Autologous Cells May Ease Stress Urinary Incontinence

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Novel approach improved symptoms and quality of life in women not helped by traditional therapy.

Injecting autologous muscle-derived cells (AMDCs) into the bladder may significantly improve symptoms and quality of life (QOL) in patients with stress urinary incontinence (SUI), according to Canadian researchers.

Investigators at the University of Toronto and the University of Calgary conducted a two-phase study which enrolled 29 women with SUI symptoms that had not improved within a year of undergoing standard therapy.

The group had a mean age of 49.5 years (range 36-73 years). In the first phase, which was double-blinded, investigators randomized 20 patients into five groups to receive cystoscope-assisted injections of 1×106, 2 ×106 , 4 ×106, 8 ×106, or 16 ×106 AMDCs. The second phase, which was single-blinded, randomized nine patients into three groups to receive 32 ×106, 64 ×106, or 128 ×106 AMDCs. To date, 17 patients have reached the 12-month follow-up appointment.

At the three-month follow-up appointment, the subjects could elect to receive a second injection of the same dose. Of the 29 patients, 25 (86.2%) opted to have a second injection. Follow-up occurred at one, three, six, and 12 months after the last injection. Clinical outcomes were evaluated with a pad weight test, a voiding diary, and validated QOL) questionnaires. Investigators reported findings here at the American Urological Association Annual Meeting.

“So far our primary outcome measure has been safety, and we have had no significant, unexpected adverse events in the cohort of patients,” said Lesley K. Carr, MD, Assistant Professor of Urology at the University of Toronto. “This is exciting, the concept that you can restore function with autologous tissue. This is certainly a big boon to patients, who [will be able to] avoid foreign materials like mesh or bovine collagen.”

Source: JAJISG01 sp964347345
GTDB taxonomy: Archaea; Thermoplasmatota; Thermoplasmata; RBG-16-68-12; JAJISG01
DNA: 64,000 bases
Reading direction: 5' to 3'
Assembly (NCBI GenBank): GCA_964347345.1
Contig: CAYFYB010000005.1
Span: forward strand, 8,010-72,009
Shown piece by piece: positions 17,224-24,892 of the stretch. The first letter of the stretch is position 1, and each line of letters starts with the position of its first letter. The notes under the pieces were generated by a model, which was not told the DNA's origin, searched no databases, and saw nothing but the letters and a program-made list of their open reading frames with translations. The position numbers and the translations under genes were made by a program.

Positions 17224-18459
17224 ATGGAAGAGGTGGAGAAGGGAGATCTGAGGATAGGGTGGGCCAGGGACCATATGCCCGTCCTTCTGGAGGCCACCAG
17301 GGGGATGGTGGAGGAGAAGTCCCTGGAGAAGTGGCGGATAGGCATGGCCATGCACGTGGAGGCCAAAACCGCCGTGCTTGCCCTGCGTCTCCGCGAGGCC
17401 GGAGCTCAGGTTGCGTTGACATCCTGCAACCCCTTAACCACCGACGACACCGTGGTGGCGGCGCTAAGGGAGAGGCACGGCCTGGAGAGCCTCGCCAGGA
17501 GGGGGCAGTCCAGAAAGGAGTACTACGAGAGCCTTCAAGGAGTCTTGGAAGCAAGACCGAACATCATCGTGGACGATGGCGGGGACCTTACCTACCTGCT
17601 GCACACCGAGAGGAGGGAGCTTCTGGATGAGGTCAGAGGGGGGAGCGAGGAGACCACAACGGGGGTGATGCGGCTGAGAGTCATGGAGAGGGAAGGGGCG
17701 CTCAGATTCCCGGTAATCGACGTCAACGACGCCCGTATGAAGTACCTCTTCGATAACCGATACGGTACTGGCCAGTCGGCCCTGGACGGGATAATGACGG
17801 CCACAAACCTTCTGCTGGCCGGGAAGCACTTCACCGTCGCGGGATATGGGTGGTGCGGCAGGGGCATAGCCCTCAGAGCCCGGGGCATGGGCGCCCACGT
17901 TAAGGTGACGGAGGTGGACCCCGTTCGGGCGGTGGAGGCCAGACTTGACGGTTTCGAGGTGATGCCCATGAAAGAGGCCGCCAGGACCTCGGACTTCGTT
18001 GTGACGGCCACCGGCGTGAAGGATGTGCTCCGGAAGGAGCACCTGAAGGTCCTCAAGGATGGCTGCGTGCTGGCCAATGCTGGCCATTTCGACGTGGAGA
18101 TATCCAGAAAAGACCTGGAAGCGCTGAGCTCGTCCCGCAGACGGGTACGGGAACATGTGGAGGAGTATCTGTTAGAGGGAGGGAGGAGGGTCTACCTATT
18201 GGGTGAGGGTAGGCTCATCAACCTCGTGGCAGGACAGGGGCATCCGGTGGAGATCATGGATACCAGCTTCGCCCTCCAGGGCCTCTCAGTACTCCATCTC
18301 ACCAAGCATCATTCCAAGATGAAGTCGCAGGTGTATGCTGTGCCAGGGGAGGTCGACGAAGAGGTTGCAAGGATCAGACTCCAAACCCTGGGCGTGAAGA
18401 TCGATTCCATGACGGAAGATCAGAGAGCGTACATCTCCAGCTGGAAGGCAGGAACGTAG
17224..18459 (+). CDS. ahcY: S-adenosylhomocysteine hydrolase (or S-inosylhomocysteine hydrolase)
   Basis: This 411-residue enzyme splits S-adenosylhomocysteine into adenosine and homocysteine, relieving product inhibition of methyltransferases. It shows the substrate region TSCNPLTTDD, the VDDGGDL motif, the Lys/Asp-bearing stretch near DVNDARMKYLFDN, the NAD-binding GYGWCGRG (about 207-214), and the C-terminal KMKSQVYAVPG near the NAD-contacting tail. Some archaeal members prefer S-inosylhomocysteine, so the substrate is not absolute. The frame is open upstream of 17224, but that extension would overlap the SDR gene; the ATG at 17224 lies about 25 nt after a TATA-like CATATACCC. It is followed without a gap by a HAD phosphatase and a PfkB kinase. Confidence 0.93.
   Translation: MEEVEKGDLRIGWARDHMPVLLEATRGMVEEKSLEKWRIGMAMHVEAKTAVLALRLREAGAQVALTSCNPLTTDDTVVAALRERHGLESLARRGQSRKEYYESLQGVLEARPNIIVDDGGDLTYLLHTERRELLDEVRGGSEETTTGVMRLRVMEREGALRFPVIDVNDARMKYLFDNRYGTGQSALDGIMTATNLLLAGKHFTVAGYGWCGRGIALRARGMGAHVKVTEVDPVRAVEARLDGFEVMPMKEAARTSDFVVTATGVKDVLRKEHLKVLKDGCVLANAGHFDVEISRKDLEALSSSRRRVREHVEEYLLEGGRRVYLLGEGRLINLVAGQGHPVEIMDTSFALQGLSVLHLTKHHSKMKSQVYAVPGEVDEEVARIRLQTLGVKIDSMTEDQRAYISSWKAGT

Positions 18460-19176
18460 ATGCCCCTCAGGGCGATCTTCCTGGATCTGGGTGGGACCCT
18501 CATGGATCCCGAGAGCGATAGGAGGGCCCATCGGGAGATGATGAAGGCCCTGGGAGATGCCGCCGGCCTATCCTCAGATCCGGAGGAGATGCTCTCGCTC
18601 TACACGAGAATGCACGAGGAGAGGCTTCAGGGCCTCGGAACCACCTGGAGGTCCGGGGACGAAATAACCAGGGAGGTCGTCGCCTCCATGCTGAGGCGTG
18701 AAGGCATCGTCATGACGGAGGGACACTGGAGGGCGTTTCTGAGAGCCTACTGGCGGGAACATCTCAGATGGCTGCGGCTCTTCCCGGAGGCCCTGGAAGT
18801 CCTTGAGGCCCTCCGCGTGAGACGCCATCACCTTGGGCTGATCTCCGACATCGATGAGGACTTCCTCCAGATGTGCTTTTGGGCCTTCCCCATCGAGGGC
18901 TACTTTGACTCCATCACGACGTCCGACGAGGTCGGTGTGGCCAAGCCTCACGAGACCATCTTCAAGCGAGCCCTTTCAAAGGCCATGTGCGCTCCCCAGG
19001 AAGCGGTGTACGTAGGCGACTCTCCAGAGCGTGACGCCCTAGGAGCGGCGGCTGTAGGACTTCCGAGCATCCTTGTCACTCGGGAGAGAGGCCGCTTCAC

To date, no serious adverse events have been reported, Dr. Carr said. Minor events have occurred at similar rates among all the dose groups. These included pain and bruising at the muscle biopsy site, pain at the injection site, and mild and self-limiting urinary retention and UTIs. One patient reported notably worsened incontinence.

QOL measures improved in 68% of patients three months after the first injection and in 67% of patients three months after the second injection.

Symptoms improved in 61% of patients at three months after the first injection and three months after the second injection. Urinary leaks were reduced after both injections. At 12 months, 13 of 17 patients (76.5%) reported an overall reduction in stress leaks and urgency compared with baseline. Four patients reported no leaks.

“This study confirms that autologous muscle-derived cells constitute a safe and effective treatment for incontinence at various dosages,” said AUA spokesperson Anthony Atala, MD, Professor and Chair of Urology at Wake Forest University in Winston-Salem, N.C. “It is important to note that this therapy has few side effects and seems to improve symptoms for most patients in whom other therapies failed.”

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